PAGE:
A recent BBC news item on the death of a former Soviet Air Force Colonel* was a timely reminder – should one be necessary – of the perils of removing humans from the decision making ‘loop’ associated with strategic weapon systems.

    Back in 1983, Stanislav Petrov was the Duty Officer at the Soviet Union’s nuclear early warning centre when the computer systems indicated that they had detected incoming American ballistic missiles. His decision to ignore the computer alerts and inform his higher authority that this was a false alarm was both brave and correct: brave in that defying protocol in such events, he stood to face serious charges of dereliction of duty had he survived and correct, insofar as the subsequent investigation concluded that the Soviets’ early warning satellites had erroneously interpreted natural cloud phenomena and sunlight as the engines of American missiles.

    Is it possible to imagine such a scenario today?

    Back then in 1983, the exploitation of intelligent machines, whether these were sensor platforms or information processing algorithms, was aimed at enhancing decision-making and the speed of reaction. Machines that think faster than humans were believed to offer a ‘force multiplier’ of sorts. Indeed, in relation to nuclear weapons, the process of reducing or diluting human control would also, arguably, lead to the eradication of emotion, thus preventing the hesitation that Petrov had ably demonstrated.

    Today, as commentators speculate on the benefits of AI on weaponry, it is not unusual to hear such arguments being regurgitated. Weapon systems that are intelligent and emotionless are less prone to disobeying instructions or conducting operations that are not sanctioned. In essence, machines cannot be wrong, only their human programmers and operators.

    Yet as the 1983 scare has demonstrated, machines can all too easily malfunction. When you think about it, humans make mistakes all the time and therefore logically, programming and operating can also be erroneous.

    However, the circumstances, which allowed Stanislav Petrov to disrupt the system, might no longer apply with regard to the Lethal Autonomous Weapon systems (LAWS) of the future. In the first instance, deep learning and neural systems might be sufficiently aware of imprecision of task fulfillment and seek to use their own ‘intelligence’ to self correct or improve – in short, improve their efficacy through enhanced learning which operators might struggle to understand and influence. Secondly, this ‘recalibration’ might be logically undertaken through a well-established method of self-improvement, namely trial and error. By definition, error might be considered appropriate on the way to establishing a more accurate or effective way of fulfilling the mission.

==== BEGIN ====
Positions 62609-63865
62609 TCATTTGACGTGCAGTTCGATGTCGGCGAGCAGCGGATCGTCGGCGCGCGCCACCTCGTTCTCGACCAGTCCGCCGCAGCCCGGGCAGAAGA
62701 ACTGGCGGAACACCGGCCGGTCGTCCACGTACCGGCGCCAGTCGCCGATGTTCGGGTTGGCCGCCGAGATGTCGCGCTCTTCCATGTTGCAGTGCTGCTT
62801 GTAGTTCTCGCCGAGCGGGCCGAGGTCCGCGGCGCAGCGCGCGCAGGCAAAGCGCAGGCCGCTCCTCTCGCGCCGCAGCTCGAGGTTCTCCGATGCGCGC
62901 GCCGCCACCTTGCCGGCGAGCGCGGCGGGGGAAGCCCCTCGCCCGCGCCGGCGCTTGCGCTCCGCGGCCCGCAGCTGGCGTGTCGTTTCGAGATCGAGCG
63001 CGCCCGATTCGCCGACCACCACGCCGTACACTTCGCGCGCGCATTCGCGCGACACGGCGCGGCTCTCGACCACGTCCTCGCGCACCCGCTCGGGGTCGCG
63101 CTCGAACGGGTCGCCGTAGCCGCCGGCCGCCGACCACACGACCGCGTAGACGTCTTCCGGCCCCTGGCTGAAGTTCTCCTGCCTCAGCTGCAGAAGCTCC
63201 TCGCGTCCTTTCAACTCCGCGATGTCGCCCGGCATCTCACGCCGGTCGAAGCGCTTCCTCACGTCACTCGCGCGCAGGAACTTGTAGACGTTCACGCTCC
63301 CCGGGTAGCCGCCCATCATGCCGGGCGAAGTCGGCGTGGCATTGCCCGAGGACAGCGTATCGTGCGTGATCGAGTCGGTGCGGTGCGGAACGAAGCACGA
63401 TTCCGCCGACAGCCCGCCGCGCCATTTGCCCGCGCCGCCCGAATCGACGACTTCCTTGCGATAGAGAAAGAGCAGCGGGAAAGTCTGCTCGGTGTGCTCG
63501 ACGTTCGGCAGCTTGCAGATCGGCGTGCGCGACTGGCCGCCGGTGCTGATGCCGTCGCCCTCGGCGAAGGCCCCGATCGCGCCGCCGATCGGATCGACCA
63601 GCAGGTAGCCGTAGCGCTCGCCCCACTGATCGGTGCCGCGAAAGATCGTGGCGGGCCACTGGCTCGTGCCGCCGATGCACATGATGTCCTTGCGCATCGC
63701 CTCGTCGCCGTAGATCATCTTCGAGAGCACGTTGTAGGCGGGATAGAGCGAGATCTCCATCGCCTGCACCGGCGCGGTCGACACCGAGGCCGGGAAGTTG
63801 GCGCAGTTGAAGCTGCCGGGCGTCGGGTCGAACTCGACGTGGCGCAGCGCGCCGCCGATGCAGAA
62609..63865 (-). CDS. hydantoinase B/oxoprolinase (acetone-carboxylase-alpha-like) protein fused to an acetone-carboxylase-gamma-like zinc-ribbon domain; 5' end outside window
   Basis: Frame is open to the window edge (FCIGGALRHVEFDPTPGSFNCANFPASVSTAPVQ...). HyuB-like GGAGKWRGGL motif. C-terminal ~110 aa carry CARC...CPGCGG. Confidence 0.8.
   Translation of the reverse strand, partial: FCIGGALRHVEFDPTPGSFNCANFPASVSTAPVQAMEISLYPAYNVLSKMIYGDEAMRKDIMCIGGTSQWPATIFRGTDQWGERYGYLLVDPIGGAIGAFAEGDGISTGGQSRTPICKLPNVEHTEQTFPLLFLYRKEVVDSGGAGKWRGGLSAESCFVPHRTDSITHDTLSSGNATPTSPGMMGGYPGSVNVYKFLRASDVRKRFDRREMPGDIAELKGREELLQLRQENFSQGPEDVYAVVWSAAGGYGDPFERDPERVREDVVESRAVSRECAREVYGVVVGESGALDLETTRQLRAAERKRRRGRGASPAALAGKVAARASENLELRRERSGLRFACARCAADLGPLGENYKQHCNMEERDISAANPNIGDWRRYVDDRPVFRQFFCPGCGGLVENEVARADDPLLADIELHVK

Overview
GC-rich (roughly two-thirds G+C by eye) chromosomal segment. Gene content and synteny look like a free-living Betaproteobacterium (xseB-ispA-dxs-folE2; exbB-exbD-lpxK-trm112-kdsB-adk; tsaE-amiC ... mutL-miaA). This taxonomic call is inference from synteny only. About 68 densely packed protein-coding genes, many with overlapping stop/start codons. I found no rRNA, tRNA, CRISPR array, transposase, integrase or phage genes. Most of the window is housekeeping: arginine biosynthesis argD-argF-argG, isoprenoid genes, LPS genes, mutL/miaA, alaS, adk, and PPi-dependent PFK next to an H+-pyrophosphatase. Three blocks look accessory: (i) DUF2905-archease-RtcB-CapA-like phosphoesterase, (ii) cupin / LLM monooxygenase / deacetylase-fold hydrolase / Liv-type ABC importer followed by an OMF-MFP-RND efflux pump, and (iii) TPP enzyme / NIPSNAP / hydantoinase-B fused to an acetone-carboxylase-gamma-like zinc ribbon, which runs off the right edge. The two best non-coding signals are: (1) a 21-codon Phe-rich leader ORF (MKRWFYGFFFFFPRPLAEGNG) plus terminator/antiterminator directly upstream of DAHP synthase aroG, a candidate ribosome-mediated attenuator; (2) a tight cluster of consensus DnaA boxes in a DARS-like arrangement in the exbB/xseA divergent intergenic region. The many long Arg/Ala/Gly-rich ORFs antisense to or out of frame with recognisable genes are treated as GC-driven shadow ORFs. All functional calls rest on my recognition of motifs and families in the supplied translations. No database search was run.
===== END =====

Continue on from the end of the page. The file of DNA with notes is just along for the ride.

Designers of LAWS might disagree and they might be right to do so. Furthermore, they might point out that human control of machines that support instantaneous reaction, especially in relation to nuclear weapons, remains the default option for the states that possess them. History, however, might suggest that considerations of a totally autonomous command and control system was a feature of the Cold War – the Soviet Union certainly contemplated just such a system. Might we not see its like again, only this time supported by super machine intelligence?

    As we move closer to a global debate on the possible banning of LAWS, there is an urgency to be better informed of the potential consequences of certain AI developments in the security field. History tells us that machines do make mistakes: some from human error, some by technical malfunction and possibly in the future, from the very machine intelligence that we humans endow in the LAWS but which we might not, indeed cannot, fully comprehend. Indeed, who is to say that future LAWS or even the technology that controls nuclear weapon systems might not be inspired by Wittgenstein’s ‘private language’ argument and seek to develop a new paradigm for machine communication that we simply do not understand nor can translate? Perhaps those who foresee existential risk on the back of such a development might have a point. Certainly scientists like Stephen Hawking and technologists like Bill Gates and Elon Musk seem to think so.